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fight hardest for your family? "working mother" magazines grades or electorates.
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oh, let me guess --ou see this? more washington gridlock. no, it's worse -- look, our taxes are about to go up. not the taxes on our dividends though, right? that's a big part of our retirement. oh, no, it's dividends, too. the rate on our dividends would more than double. but we depend on our dividends to help pay our bills. we worked hard to save. well, the president and congress have got to work together to stop this dividend tax hike. before it's too late. hi, i'm ensure clear... clear, huh? i'm not juice or fancy water. i've got nine grams of protein. that's three times more than me! [ female announcer ] ensure clear. nine grams protein. zero fat. in blueberry/pomegranate and peach.
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this reduced sodium soup says it may help lower cholesterol, how does it work? you just have to eat it as part of your heart healthy diet. step 1. eat the soup. all those veggies and beans, that's what may help lower your cholesterol and -- well that's easy [ male announcer ] progresso. you gotta taste this soup. i was raised by a single mom who had to put herself through school while looking after two kids. she worked hard every day and made a lot of sacrifices to make sure we dwgot everything we ne d needed. >> our chief of staff said i can't be here until 7:00 or 8:00 at night. i need to get home at 5:00 to make dinner for my kids and being with them home from school. we said, fine, let's have a flexible schedule so you can have hours that work for you. >> working moms like me, we got a lot of tlc when our votes were
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needed but now not so much. the boys are back in town, and all the talk of flexible hours, equal pay and care for aging parents has dropped off the face of the earth or maybe the fiscal cliff. the families still face the same challenges every day. a new poll finds that an overwhelming 86% of voters say it's important for congress to consider new family friendly laws like paid sick days and family and member legal insurance. ultimately these are critical pocketbook issues. our next guest is championing family friendly legislation for years but says there is no reason to be hopeful. let's bring in working mom and ceo carol evan, the latest issue of working mother magazine is now out. carol, thanks for being with us. start with the issue you're focused on right now. the united states is the only developed country in the world that doesn't have paid maternity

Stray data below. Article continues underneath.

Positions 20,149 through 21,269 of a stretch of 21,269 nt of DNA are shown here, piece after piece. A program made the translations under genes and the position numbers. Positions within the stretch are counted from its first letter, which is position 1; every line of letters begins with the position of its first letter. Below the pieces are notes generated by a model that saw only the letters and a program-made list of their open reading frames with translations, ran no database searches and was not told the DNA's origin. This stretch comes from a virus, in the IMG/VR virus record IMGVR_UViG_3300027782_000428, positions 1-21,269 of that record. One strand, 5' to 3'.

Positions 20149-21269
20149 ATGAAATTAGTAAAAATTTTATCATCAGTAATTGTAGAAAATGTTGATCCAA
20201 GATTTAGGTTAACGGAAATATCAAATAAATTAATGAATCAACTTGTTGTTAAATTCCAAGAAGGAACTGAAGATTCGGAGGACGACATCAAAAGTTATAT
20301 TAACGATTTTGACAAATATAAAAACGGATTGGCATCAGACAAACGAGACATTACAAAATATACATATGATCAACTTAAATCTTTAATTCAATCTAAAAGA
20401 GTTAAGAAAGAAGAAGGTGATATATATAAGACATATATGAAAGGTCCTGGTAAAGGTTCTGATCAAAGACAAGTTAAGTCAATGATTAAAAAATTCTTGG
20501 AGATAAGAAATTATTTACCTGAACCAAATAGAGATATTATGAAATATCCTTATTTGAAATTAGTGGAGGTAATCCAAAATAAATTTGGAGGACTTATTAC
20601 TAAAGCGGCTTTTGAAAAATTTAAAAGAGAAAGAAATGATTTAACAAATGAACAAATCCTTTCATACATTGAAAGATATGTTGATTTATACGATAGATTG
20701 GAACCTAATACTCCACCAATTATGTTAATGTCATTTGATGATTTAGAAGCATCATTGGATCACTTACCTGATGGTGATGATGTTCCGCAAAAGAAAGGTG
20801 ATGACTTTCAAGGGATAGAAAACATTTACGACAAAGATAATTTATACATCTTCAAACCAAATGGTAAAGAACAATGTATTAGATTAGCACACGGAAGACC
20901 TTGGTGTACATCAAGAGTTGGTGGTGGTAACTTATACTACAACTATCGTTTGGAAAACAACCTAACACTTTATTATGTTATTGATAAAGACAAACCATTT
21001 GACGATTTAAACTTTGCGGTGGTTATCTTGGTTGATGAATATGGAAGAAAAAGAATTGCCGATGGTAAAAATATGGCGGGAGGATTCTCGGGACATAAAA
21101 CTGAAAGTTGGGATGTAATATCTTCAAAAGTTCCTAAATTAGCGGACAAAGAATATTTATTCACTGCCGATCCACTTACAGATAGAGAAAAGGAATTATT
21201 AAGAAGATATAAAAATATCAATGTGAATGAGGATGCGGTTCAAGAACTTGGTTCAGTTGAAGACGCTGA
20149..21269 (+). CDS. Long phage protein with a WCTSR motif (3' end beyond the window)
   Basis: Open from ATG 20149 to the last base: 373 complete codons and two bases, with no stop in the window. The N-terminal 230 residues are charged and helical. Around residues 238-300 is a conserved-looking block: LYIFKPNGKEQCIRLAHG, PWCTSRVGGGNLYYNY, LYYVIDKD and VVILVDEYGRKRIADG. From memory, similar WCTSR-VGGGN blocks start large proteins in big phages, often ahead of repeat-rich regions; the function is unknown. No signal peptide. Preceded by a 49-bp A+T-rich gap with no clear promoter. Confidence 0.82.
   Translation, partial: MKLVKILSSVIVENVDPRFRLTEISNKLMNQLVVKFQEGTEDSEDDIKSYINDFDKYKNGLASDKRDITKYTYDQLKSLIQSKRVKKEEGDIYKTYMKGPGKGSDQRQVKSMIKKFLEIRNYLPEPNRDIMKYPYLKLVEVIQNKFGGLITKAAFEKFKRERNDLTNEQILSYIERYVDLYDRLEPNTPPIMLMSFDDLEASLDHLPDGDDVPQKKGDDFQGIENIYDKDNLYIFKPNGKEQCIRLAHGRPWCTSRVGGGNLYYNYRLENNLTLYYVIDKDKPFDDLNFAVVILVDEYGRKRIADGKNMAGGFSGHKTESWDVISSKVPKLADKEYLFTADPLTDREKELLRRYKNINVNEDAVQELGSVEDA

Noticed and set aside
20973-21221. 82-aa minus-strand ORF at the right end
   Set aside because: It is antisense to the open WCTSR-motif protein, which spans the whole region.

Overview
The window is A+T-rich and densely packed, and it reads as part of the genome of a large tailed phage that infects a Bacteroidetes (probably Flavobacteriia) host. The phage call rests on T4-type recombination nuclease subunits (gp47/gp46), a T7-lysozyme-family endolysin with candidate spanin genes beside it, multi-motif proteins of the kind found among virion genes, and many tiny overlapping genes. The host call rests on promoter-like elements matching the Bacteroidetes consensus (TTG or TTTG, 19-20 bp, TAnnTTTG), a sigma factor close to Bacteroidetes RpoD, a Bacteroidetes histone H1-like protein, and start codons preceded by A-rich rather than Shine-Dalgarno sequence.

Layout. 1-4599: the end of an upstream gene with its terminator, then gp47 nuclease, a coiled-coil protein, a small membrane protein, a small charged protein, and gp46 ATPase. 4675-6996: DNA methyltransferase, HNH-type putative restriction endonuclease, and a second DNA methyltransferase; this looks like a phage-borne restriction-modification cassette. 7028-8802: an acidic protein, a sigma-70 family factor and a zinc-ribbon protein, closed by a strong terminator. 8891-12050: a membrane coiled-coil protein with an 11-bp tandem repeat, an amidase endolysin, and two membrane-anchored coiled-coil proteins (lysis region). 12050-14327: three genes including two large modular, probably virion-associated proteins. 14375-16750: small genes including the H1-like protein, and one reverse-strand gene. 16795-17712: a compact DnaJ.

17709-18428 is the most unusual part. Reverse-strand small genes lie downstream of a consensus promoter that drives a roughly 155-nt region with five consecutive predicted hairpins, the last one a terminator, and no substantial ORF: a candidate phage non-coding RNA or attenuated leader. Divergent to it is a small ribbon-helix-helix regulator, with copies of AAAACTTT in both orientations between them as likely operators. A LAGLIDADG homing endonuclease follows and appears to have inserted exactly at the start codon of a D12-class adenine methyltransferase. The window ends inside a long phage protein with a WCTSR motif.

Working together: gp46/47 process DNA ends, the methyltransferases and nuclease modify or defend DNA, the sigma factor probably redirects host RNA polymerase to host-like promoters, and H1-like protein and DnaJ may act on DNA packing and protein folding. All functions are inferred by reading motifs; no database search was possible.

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leave. i know you all are really pushing for paid parental family leave. i think the moral and ethical and sort of personal case for that is pretty clear-cut. a sticking point has always been the business community. so how do you make the case to the business community that we should have mandatory paid paternal leave? >> actually, the business case has been made so beautifully with our 100 best companies of working mothers we name every year. 100% of them have paid family leave. only 16% of all companies in this country offer paid family leave. these companies are thriving and doing super well, and their stocks are up. there's a lot of discussion about how when you do the right thing for your employees, your employees are happier, healthier, more focused, and more efficient. it's good for business. so to be the only country in the world that doesn't have mandated, paid family leave makes us less efficient, less
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effective and less capable of doing the work we need on our employees to do. >> amen, carol. you have a list of the lawmakers working hardest and most effectively for working fathers. talk about some of the senators. i want to focus on the senate. some of the snores who get a grade a from your magazine and what are the things they are pursuing that give you that grade a? >> bob casey and kristen gillibrand, let's start with them. all the senators who made our list are doing two things. one is that they're either sponsors or voting for bills family friendly. they also have to qualify by having tremendous policies for their own employees. most people don't realize that the employees of senators and representatives are on their own to negotiate their own benefits with their senator or representative employer. so how do they treat their own employees is something that we wanted to look at, too.